Conceptual Art in Britain 1964-1979-Study Visit

Tate Britain-20th August 2016

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I’m not a great user of social media and as a result I tend to try and get to as many  study visits as time and resources permit as a way to counter the potential isolation of distance learning. I really like the interaction of these events an the opportunity to get a tutors take on a show. I have, since completing my first course with the OCA (C&N is my second module)  started to look at events beyond my normal areas of interest, to push my own boundaries and it was very much in this light that I signed up for Conceptual Art in Britain 1964-1979. I knew this show would take me out of my comfort zone and my motives for my journey with the OCA have very much been about doing things that can be hard and not taking a line of least resistance.

This show really tested my resolve in a number of ways but proved to be, from my perspective, a really valuable and enjoyable learning experience.

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The odds were stacked against me enjoying the event though and I need to set out why. Laura Cumming’s review of the show from the Guardian, circulated in advance of the event,

did little sell it as a worth while visit and her comments such as:

“But this is generally an art that isn’t too interested in appearances. Much of this show consists of texts in hideous typefaces, black-and-white photographs and photocopies. Art & Language, a terminally glum collective, cover the walls with their pensées on the US critic Clement Greenberg and their theories on the condition of art.”

didn’t exactly inspire a sense of a worthwhile use of time, not least the nearly 300 mile round trip involve in the visit.

The review in full really didn’t instill a sense of an interesting and well curated collection of work.

And with a summary statement like:

“Much of this show, it’s true, is excruciatingly dull.”

didn’t fill me with a sense of an engaging gallery of art work. To add to this I was really feeling quite poorly. I left my home in rural Norfolk feeling OK but as my train approached London I felt decidedly unusual and as I got off the tube at Pimlico I was feeling quite ill (apologies to other students if I seemed somewhat distant, I was putting on a brave face). I subsequently discovered that I had food poisoning from a meal the day before and while I kept up a stoic front  and made an effort around the gallery, my family had taken the better option and were all sick in bed at home from the same offending foodstuff!

So the odds were stacked against this being and engaging event. In spite of my malady and Cumming’s harsh and in my view inaccurate take on the show, I really got a lot from the study visit and really enjoyed the experience even if I misinterpreted some of the work. I use the term misinterpreted quite deliberately because I found some of the work visually beautiful, and by the end of the visit, I recognised this was not the artists intention. But, reflecting on the Barthes idea of the Death of the Author, I reserve the right to draw something g different from a work than the artists intent!.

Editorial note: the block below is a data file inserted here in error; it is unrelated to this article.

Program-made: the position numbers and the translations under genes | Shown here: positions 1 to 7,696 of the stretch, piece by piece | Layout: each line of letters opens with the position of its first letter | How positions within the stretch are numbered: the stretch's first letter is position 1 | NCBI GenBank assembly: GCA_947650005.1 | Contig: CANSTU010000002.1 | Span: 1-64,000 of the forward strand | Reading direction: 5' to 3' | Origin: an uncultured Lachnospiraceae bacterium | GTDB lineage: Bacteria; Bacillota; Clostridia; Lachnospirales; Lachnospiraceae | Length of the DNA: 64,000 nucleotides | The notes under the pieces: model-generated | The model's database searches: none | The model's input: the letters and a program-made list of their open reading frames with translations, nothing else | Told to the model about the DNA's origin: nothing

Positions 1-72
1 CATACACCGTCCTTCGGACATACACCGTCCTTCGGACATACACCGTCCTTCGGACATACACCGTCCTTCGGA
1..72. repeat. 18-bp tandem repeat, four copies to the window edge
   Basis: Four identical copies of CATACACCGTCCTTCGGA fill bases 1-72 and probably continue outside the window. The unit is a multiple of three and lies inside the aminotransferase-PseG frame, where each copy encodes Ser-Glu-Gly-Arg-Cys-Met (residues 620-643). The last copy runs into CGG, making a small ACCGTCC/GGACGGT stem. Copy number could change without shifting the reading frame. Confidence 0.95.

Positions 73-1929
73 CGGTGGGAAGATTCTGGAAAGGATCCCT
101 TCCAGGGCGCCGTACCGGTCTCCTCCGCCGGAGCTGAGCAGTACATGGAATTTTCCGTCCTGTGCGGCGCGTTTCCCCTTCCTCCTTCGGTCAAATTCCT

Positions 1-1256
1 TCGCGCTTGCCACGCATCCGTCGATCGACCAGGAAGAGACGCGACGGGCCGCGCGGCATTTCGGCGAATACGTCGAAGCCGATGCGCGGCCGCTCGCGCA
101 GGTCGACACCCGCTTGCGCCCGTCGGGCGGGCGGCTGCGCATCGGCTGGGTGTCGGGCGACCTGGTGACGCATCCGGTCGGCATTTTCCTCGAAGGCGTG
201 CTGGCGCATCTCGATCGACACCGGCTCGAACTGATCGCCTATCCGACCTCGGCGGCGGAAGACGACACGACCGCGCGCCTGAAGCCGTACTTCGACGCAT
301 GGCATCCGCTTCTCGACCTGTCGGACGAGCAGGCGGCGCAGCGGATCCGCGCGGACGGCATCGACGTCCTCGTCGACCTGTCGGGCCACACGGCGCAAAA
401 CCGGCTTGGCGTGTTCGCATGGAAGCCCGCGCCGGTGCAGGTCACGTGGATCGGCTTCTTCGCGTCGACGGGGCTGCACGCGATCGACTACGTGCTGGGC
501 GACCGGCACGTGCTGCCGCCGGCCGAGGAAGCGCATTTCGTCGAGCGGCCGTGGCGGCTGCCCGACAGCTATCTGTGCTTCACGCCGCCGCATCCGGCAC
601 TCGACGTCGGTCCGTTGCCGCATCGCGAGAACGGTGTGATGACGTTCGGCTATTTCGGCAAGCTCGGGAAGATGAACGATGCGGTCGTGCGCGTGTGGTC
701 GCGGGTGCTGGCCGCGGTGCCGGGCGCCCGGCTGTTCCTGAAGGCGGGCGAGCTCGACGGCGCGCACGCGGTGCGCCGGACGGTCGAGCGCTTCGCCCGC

I am also  very grateful to Robert Enoch for his excellent marshalling of the visit, I have attended another visit led by Robert and he creates and great balance between providing tutorial guidance, which offers insight and opportunities for reflection whilst  liberally firing off challenging questions to his charges! Like the previous visit led  by Robert that I attended he really adds value to the experience through his knowledge and through the excellent critical  questions he poses. I would not have reached the conclusions I did about this work and the artist that contributed to it with out his insightful and encouraging oversight of the visit.

So, the show? Well I have drafted  and redrafted my thoughts several times since the visit and I have also looked at some texts about conceptual art. I also spent some time reading excerpts of Art and Language, although some were hard to find, fragments spread accrues the internet, some of it was surpassingly accessible. May be I read the easy bits but the Art and Language approach of rich description as the essence of a work provided me with insights in to the ideas behind conceptual art. I  am still undecided how I feel about this as a school or movement in art but whether I like it or critique it, I want to understand it. The notion of discourse recreating or redrafting what we define as art I found intellectually challenging and stimulating. Given the dominance of art as a thing, a painting, photograph or culture, or art as ‘artefact’, i was intrigued at the idea of a concept or idea being the art. i am not sure this is the right interpretaionof Art and Language group, or indeed of conceptual art, but if nothing else, the visit has given me hours of thinking and pondering!

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There was so much to take in throughout the whole exhibition, I don’t feel I can do justice to it and as mentioned already, it was far more the thought processes this visit generated than any specific artist that is what i took from the event. That said there are some works I need to make reference to.